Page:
North Korean leader Kim Jong Un’s influential sister has threatened South Korea for considering unilateral sanctions on the North, calling its new president and his government “idiots” and “a running wild dog gnawing on a bone given by the US”.
Kim Yo-jong’s diatribe came two days after South Korea’s Foreign Ministry said it was reviewing additional unilateral sanctions on North Korea over its recent barrage of missile tests.
The ministry said it would also consider sanctions and clampdowns on North Korea’s alleged cyber attacks – a new key source of funding for its weapons program – if the North conducts a major provocation such as a nuclear test.
“I wonder what ‘sanctions’ the South Korean group, no more than a running wild dog gnawing on a bone given by the US, impudently impose on North Korea,” Yo-jong said in a statement carried by state media.
“What a spectacle sight.”
She called South Korea’s new conservative President Yoon Suk Yeol and his administration officials “idiots who continue creating the dangerous situation”.
She said South Korea “had not been our target” when Moon Jae-in – Yoon’s liberal predecessor who sought reconciliation with North Korea – was in power.
It could be seen as a possible attempt to help foster anti-Yoon sentiments in South Korea.
“We warn the impudent and stupid once again that the desperate sanctions and pressure of the US and its South Korean stooges against (North Korea) will add fuel to the latter’s hostility and anger and they will serve as a noose for them,” Yo-jong said.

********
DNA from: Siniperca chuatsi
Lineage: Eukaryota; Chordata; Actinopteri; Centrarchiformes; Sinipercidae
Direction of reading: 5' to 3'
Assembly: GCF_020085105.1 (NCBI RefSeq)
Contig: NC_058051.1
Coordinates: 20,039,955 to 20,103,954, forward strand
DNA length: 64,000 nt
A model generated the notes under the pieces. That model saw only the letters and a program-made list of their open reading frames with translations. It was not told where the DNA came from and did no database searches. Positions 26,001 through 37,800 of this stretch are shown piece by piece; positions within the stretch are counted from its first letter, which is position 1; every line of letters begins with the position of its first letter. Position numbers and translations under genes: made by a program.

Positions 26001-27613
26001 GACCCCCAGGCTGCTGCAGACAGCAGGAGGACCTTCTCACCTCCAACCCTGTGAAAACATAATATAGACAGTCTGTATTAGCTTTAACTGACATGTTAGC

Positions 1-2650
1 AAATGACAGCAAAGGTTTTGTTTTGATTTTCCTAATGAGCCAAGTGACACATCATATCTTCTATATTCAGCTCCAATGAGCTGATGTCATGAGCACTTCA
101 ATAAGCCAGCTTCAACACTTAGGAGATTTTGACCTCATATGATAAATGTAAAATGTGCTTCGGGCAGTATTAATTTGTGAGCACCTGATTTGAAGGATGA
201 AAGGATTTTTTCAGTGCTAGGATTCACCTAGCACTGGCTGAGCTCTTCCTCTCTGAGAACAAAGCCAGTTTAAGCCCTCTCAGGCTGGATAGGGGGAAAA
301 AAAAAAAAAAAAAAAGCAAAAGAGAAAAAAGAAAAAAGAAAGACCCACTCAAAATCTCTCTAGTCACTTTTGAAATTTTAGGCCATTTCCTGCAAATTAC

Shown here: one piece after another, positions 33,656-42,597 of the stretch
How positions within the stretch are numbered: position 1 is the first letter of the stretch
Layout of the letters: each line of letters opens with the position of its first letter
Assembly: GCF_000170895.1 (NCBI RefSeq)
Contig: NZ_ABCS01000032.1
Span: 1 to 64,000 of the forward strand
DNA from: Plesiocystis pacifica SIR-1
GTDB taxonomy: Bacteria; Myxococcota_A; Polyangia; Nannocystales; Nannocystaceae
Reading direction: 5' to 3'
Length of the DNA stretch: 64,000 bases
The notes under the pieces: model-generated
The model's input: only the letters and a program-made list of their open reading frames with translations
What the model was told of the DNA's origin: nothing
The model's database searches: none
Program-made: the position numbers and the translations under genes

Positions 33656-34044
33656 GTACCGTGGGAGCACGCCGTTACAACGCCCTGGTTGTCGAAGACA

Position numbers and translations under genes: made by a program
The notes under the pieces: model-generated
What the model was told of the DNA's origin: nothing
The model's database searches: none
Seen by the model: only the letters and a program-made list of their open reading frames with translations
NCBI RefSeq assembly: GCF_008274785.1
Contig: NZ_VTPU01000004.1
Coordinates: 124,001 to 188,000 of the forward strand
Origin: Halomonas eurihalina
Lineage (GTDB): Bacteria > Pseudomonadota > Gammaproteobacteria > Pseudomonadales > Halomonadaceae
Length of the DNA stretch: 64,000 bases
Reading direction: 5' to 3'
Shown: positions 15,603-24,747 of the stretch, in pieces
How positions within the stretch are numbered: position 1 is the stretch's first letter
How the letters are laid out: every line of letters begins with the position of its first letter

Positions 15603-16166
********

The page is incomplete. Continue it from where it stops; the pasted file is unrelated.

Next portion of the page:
Yo-jong’s official title is vice department director of the Central Committee of the North’s ruling Workers’ Party.
But South Korea’s spy service believes she’s the North’s second-most powerful person after her brother and handles relations with South Korea and the United States.
While it’s not the first time Yo-jong has used crude invectives on South Korea, North Korea is still expected to further escalate military tensions on the Korean Peninsula given she’s in charge of relations with South Korea and wields some influences on the North’s military, said analyst Cheong Seong-Chang, from the private Sejong Institute in South Korea.
Last month, South Korea imposed its own sanctions on 15 North Korean individuals and 16 organisations suspected of involvement in illicit activities to finance North Korea’s nuclear weapons and missile programs.
They were Seoul’s first unilateral sanctions on North Korea in five years but experts say they were largely a symbolic step because the two Koreas have little financial dealings between them.
Observers say Seoul’s push to co-ordinate with the US and others to crack down on the North’s alleged illicit cyber activities could anger North Korea and damage financing of its weapons programs.